Kashmir Observer / Sunday April 15, 2007

The Director Speaks

Last week Jashn-e-Azadi director Sanjay Kak sat down for a short chat with Kashmir Observer correspondent David Lepeska. Nursing a cold yet relishing his moment in the sun, the filmmaker sipped lemon tea on a bright spring morning and spoke of his film’s intent and the changing security situation in the Valley.

What did you think of the animated response to the recent screening of your film at Tagore Hall?
For some time now it’s been quite risky to talk in Kashmir. People generally say what they think you want to hear. I think this gave them an opportunity to open up, and they embraced it.

Why now, after all these years of conflict, have you made Jashn-e-Azadi?
There has been a shift in how Indians look at Kashmir. Maybe the old certainties haven’t changed, but at least they are coming under question. People are more receptive to these ideas – they are saying ‘Wait. Is there a problem here? What is it?’
The SAR Geelani case was very important because it made people more skeptical of Indian government and media in terms of Kashmir. For instance, when I started making the film three years ago it was intended to begin a conversation. But in the interim things have changed, the conversation has begun, and India is more receptive.

Was it difficult to get this screening? 
Not at all. As a Kashmiri Pandit I had the element of surprise. (Mr. Kak’s film was not previewed by the authorities.) The government is so used to people coming here and toeing the official line that such a thing as my film seems outside the realm of possibility…I bet next time they’ll preview the film (smiling).

With training videos of Lashkar and angry speeches from separatists, the film appears to support militancy.
See, people don’t even know what those guys represent. People think it’s just about India and Pakistan; Kashmiris are absent from the discourse. I’m trying to bring them back to center stage. Just because India is sitting on top of them doesn’t mean Kashmiris have given up.
In much of the world militancy is associated with fanaticism, with terrorism. I wanted to show that this is not fanatical; it has its reason, its logic. How is it more logical for Americans to say they are fighting in Iraq for Iraqis? Also, people equate shahid (martyr) with suicide bomber, and that’s not the case. Essentially I want my viewer to engage with these ideas. He might not agree with me, but at least he’s seen them.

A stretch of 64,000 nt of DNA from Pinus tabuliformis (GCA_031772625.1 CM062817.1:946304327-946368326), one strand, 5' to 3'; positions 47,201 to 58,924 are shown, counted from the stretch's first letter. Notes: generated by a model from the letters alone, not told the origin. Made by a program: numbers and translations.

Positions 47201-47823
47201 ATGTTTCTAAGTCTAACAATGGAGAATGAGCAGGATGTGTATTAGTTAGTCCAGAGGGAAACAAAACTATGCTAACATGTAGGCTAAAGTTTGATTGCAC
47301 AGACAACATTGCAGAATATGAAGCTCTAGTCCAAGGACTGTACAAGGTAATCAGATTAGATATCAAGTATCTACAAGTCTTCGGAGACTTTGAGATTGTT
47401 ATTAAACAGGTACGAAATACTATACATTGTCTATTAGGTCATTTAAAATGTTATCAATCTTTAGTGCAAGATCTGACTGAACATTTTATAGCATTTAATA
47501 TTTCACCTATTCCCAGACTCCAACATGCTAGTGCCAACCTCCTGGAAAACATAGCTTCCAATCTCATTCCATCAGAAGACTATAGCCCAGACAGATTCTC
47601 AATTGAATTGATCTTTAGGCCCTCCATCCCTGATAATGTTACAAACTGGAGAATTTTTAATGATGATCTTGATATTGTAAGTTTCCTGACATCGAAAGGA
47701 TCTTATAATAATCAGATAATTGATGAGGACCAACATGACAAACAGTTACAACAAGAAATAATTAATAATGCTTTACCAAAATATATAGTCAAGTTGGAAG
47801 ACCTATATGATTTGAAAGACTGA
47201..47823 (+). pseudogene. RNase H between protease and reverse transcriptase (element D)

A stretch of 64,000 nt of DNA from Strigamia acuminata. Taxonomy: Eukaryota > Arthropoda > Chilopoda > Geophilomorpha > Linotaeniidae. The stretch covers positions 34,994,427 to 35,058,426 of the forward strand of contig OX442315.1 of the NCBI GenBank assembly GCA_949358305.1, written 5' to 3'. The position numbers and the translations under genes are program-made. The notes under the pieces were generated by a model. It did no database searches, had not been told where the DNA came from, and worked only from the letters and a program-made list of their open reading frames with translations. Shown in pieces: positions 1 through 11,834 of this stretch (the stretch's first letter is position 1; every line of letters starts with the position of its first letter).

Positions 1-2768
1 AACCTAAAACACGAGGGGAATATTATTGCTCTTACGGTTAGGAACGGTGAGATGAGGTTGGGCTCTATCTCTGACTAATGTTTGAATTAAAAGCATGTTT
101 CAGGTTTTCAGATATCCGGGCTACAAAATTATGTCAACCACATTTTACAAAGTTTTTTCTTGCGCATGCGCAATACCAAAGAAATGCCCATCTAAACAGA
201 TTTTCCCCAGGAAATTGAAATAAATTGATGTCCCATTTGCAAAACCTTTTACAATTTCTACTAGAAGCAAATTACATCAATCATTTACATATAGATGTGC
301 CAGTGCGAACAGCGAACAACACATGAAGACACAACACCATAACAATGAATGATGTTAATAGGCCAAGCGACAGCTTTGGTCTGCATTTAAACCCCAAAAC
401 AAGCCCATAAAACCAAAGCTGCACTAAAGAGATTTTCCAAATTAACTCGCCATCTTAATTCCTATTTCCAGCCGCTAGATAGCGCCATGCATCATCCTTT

You recently said that the withdrawal of Indian troops could lead to trouble – taking the lid off a boiling pot, sort of speak. What did you mean by that?
Political life in Kashmir has been subverted. You can’t rightly call it democratic elections when there are 6 lakh soldiers keeping watch. So when I say trouble I don’t mean militancy run amok. I mean that there will be significant changes in the politics, like the old guard of politicians and political parties being marginalized, for instance – and this would not necessarily be a bad thing.
If India was a dictatorship, Kashmiris would have less of a problem with this treatment, but since India has pretensions towards liberal democracy the sense of being cheated is greater.

The film seems to have energized young Kashmiris.
I’d be very excited if my film could inspire young people here towards art, film, photography, towards outlets that were truly expressive of society.

You’ve said you were shocked with the difference since 1989 when you visited the Valley in 2003. What about now – any noticeable changes since 2003?
Srinagar has been transformed since 2003; there is a huge difference. The bunkers are mostly gone, there are fewer checkpoints, people can move about in my Maisuma neighborhood much more freely. I couldn’t have made this film back then, things were too tightly controlled. And I’m not sure we could’ve run this screening in 2002 – we wouldn’t have had this crowd. People would’ve been too worried to come out.

Your film has a distinct lack of narrative structure, of historical detail. Why?